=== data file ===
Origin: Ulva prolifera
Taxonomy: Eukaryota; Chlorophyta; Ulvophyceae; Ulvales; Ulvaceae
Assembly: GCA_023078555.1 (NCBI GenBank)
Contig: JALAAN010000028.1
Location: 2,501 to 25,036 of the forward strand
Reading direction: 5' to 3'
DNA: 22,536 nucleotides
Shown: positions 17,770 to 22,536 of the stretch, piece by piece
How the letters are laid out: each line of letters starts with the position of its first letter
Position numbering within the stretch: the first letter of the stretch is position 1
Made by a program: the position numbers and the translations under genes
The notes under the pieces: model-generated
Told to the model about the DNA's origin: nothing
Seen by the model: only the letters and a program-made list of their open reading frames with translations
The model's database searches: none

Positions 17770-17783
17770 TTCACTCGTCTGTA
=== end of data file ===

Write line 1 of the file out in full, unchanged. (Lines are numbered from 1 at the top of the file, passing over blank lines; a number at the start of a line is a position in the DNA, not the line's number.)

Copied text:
Origin: Ulva prolifera